Mobile Apps: Revolutionizing The Transport Industry
Challenges in Technology to Meet Needs of the Logistics Sector
With the consistently changing regulations that have come about in the last few years, this industry has certainly become a technological challenge. Gone are the days when a driver would call his dispatcher from a payphone at a Truckstop to find out where he was going next and write it on his hand. Today we receive an order electronically, the ETA is calculated automatically via in cab communication which includes routing and fuel stop locations. But unforeseen problems such as traffic congestion due to rush hour or an accident had not been taken into account. Drivers are not allowed to use cell phones while driving or are text messages possible in these situations. Such situations impact the ETA but we are unaware until it is too late. Real-time re-routing for these situations is not currently readily available.
A solution that could send the electronic re-route to the dispatcher for approval would be just one way that we could be proactive in keeping up with our fleet.
The areas in business environment where solutions do not yet exist or not up to the mark, and which if existed, would've made job easier
I am very passionate about technology and am fascinated about how just one new feature can make or break the bottom line. For example: Your TMS vendor has added something for you but once applied in the live environment, all is dark. This is our worst fear. The true issue that causes this is generally the cross platform issues that cannot be truly tested until it is live. Most technology companies hire staffs like me who have an IT background but not a logistics background. This creates the ‘book world vs. real world’ issue. When starting here at Taylor, I had made the mistake of learning the Enterprise system inside out. I built a new testing system that was top of the line and tested every scenario to verify before implementation. After several months of learning and testing, I turned on a standard interface that would save them time from duplicate entry, and the system went dark for several hours and we had to restore our systems from back up. What I learnt was that the system worked perfectly, but the staff that had been using the system for 5 years had not been trained properly on the system nor were given instructions on the new features. I had tested the system according to how it was written to work, but had not taken into consideration that the people who had been using the system did not know that there was a difference between something marked ‘completed’ vs. ‘closed’. Often, manuals are written in technobabble that only other technology professionals can read and to us it makes perfect sense. What we all need to remember is that very few of us who are creating these systems and interfaces are not the people using them.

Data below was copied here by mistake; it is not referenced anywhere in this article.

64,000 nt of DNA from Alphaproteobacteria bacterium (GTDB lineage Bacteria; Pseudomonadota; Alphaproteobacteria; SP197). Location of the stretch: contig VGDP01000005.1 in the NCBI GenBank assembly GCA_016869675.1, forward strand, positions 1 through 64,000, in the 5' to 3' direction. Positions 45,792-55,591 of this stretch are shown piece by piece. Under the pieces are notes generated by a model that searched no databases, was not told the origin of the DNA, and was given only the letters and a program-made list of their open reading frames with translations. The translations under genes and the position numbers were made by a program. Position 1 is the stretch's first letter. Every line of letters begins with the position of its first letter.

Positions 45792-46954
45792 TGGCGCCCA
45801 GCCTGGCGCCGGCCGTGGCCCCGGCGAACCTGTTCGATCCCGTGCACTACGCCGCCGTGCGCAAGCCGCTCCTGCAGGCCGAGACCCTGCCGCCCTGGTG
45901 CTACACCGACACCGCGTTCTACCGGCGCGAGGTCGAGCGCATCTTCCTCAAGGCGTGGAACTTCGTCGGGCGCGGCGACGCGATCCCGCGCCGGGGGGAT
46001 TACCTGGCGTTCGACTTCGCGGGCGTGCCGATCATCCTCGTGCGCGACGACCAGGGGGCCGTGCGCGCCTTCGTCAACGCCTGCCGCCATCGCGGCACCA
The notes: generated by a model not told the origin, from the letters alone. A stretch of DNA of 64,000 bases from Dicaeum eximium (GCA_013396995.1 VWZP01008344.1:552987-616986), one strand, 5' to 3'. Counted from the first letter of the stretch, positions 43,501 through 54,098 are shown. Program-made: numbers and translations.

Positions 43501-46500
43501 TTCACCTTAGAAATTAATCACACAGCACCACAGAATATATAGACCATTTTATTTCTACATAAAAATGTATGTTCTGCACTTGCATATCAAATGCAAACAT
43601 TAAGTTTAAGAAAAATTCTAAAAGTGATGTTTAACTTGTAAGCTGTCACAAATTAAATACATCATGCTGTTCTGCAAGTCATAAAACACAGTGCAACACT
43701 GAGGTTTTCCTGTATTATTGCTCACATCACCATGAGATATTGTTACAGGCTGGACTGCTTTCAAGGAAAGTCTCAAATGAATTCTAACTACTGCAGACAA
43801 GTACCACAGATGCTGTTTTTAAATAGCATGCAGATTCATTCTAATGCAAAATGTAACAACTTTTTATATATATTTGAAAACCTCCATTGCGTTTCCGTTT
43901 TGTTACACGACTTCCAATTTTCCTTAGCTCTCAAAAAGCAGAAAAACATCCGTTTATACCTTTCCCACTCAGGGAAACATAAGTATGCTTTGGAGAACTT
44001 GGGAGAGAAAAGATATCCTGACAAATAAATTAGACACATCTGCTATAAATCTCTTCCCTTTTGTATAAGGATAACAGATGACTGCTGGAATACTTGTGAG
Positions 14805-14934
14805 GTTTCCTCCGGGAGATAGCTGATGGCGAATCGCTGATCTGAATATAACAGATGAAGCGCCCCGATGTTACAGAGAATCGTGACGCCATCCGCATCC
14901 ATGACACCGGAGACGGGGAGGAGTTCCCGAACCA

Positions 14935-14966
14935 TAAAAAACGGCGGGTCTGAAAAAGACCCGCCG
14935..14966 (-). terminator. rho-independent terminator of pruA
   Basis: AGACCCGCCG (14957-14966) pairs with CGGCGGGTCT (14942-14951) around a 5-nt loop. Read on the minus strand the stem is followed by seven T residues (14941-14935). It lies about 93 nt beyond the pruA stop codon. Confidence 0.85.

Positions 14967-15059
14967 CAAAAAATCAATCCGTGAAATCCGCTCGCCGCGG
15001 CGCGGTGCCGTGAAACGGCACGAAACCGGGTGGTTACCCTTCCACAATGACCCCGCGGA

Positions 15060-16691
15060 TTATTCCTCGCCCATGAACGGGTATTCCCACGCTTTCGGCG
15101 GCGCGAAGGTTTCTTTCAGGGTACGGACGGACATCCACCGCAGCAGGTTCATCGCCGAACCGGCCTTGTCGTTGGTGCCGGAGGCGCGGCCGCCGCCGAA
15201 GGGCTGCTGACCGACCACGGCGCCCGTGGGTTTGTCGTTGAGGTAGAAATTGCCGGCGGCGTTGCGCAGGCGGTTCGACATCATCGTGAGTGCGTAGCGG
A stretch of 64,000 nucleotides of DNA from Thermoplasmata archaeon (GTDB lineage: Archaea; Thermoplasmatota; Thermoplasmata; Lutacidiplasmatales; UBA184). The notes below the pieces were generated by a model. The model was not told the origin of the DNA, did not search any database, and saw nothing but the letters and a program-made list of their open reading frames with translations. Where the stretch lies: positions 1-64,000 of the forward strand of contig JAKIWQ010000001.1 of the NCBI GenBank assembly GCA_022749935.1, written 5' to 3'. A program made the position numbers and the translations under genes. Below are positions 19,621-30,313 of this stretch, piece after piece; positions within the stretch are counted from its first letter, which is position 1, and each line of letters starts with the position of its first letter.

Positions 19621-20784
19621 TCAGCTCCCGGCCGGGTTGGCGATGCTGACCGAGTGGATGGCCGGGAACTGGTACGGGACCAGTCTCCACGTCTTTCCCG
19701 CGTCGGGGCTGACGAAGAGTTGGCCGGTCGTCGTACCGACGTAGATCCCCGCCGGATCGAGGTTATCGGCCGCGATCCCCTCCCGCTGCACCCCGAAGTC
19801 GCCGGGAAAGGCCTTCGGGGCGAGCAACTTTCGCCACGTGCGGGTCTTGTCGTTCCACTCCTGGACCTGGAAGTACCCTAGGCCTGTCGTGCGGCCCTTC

Technological Trends Impacting the Logistics Industry
Although BYOD has been argued on both sides of the fence for quite some time, I can see that the security trends within Mobile Apps will truly revolutionize the transportation industry. Push notifications to Safety personnel to show that a crash indicator has been triggered with the proper geolocation would be just one example of where we’re hoping to go with this technology.
No touch data is what I’m really looking forward to in the not too distant future. As this technology progresses it will be a huge time and money saver. Currently for example a driver will get into his truck and log into his comm-unit, change his duty status then check on his loads. The display will no show while he is driving for safety reasons, so he will not begin driving until all of this is done. No touch data inside his truck would let him communicate with the system while he is looking at the paperwork rather than reading the BOL and having to type the info in afterwards. Often times this can create transposition etc. He would also be on the road faster thus driving more revenue.